Currently we have only one cat - the other four have successively died over the last 3/4 or so years, and since moving into a flat the one that is left has become more and more attached to my daughter and me, showing herself very affectionate and responsive and continuously 'talking' and communicating with all sorts of meowing tones: stretched and short, beckoning and reproachful, asking for food and attention etc. She has started peeing into a huge bonsai plant pot resulting in the bonsai throwing off lots of leaves! We've had to cover the soil with some dried palm leaves that keep her off. Her litterbox is kept meticulously clean, so that can't be the reason for her doing that. We are keeping a spot on the balcony with fresh soil and some grass for her to occupy which overlooks the garden area and trees with the birds - which she can get excited about - and she seems to feel quite comfortable there. She has a meter-long tree trunk/stump to scratch there too. Recently with my daughter going to the hospital more often and me working longer hours frequently and at rather irregular times she has become more nervous and has started to pee on our things. Today she did so on my bed! It seems she's quite anxious about a possible fundamental change in our lives, similar to a move or loss of a companion. So, maybe this feliway spray would actually provide some comfort for her too! Thanks for mentioning here again Anna - I remember that you've mentioned it on a chat, also (!) --- cool!



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Anna
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Re: cat education

Postby Anna » 14 Jun 2013, 06:53

Hi Barbara. Yes the Feliway spray was very cool - it is actually recommended especially in situations where things happen that changes the cats life and can be 'traumatizing' in one way or another.

From what I have seen, if the cat doesn't have any health or mental problems, the reason for peeing/pooping outside the litter box, either has to do with personal preferences like Kelly mentioned or it has to do with the litter box itself. So it could be it's placement, it's size or the type of litter used that might be hurting the cat's paws.

There's a lot of litter out there that advertises for the human with pretty crystals and nice smell - but none of that takes the cat into consideration, how it has to smell stinky perfume every time it goes to the toilet or how it has to step on sharp crystals when it needs to pee.

Our litter box is a huge transparent Ikea box (the biggest one they had: 100 ltr). We've cut a hole the size of a cat in the middle (which wasn't easy because it's hard plastic) and filled it up with two boxes of litter. We use the normal clay kind that klumps after a lot of trial and error with other litter boxes and other litters. So after a long period of testing, we settled on the cat litter that the cats like the best. It's from the local supermarket and quite inexpensive. Unfortunately it is not great for the environment. This has to be developed still, a litter that works best for all. But our litter never ever smells so you don't need it to be covered in perfume.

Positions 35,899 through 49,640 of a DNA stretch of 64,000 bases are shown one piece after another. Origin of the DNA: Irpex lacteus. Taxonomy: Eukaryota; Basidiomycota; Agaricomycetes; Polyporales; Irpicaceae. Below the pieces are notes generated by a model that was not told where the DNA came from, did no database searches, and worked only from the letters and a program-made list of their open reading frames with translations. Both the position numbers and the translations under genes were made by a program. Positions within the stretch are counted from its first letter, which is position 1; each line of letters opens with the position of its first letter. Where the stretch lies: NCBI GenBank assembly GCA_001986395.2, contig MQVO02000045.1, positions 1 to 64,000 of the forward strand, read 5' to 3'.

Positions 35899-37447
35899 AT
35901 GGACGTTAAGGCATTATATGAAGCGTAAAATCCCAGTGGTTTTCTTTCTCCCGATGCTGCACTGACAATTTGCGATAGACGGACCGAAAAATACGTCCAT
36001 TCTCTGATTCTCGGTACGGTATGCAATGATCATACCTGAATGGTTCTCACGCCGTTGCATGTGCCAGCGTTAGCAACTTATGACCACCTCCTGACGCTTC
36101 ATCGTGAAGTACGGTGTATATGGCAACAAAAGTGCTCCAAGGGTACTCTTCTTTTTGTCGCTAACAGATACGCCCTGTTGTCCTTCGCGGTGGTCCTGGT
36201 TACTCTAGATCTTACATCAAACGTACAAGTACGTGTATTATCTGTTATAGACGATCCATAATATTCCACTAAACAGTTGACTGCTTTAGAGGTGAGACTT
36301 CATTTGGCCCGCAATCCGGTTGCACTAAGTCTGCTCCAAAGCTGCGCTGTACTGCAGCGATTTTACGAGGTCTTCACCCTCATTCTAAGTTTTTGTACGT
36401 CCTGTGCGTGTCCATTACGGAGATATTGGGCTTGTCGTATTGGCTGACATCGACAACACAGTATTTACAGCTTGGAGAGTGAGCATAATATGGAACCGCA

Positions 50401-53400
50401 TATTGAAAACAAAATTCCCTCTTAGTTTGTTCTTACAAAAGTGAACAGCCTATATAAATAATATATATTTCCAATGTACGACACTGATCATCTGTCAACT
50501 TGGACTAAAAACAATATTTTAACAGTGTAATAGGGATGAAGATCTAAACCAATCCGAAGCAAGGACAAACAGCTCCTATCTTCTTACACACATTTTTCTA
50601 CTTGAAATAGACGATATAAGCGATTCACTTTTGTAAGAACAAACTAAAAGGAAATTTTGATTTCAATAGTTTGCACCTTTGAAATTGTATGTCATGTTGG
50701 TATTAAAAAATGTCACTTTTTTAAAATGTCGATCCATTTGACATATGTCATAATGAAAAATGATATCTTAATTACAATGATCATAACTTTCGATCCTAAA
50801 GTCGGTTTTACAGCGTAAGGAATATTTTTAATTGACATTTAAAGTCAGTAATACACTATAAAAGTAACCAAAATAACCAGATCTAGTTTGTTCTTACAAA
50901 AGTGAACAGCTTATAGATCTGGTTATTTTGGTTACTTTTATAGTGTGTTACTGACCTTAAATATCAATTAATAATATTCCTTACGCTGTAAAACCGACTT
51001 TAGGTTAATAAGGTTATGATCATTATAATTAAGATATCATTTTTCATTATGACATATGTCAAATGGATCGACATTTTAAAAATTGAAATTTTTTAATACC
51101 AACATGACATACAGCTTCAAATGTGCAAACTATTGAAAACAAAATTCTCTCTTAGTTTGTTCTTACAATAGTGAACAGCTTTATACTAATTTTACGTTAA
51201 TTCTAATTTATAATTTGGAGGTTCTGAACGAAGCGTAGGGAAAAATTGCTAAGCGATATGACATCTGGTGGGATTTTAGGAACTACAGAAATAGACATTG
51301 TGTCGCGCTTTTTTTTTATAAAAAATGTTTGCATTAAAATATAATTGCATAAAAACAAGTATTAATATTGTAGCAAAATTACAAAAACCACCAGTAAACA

So what one can do too, is to observe one's cat's daily patterns. Now obviously it can be that it simply enjoys the feel of 'going in nature' and if it's an indoor cat, there's not much you can do about that. Then you might have to discard the Bonsai because the cat can be attracted to it's own smell and then develop a habit of going there, and you can't very well clean a bonsai. But if putting the leaves there or something else that the cat won't be able to pull off, then problem solved cool - lol.



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KellyPosey
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Re: cat education

Postby KellyPosey » 14 Jun 2013, 08:25

The cat might also poo on the dirt because that is where it would make sense to poo so that microorganisms that live in the ground/soil can get to the poo to break it down. So from the cat's standpoint that may just seem to make the most sense and it feels naturally inclined to go there according to it's senses.

Things like this are definitely very interesting and cool opportunities to really observe every aspect to see if we can get to a point of understanding and learn about our physical reality and it's processes and the beings in it.



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barbara
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Re: cat education

Postby barbara » 14 Jun 2013, 11:28

Yes, it will need testing and watching - seems like she doesn't like clothes and stuff lying around and she's 'making' us clean up more, showing it with peeing on them and an unmade bed, because when we have the time to get our clothes stored away etc. we usually also have more leisure time for her. Maybe that's her way of showing us to slow down more ;)

Thanks!



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Anna
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Re: cat education

Postby Anna » 14 Jun 2013, 14:26

I don't think the cat pees on your clothes to make you clean up more. I definitely suggest also calling a vet if it continues because it can be a health issue.



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barbara
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Re: cat education

Postby barbara » 14 Jun 2013, 22:14

She started peeing where there were bags and suitcases on the floor which were only lying there when one of my daughters was about to leave again after visiting for some days. That was also around the time when her last companion died. Once or twice on other occasions. Then we moved to the city, which was quite a shock for her with all the commotion and the ride in the car and so much stuff lying around for quite a while. There were a lot of people coming and going for some days and some time after that she started peeing about once a week or so, on clothes piled up on chairs, my bed once and the bonsai, and onto a towel in the bathroom which had slipped from the tub to the floor. So I don't think this is something organic as the intervals are so irregular. I'll be watchful though. The vet is always an option of course. She is still more nervous than she used to be - maybe I should consider something homeopathic, like gelsemium. I'll have to google.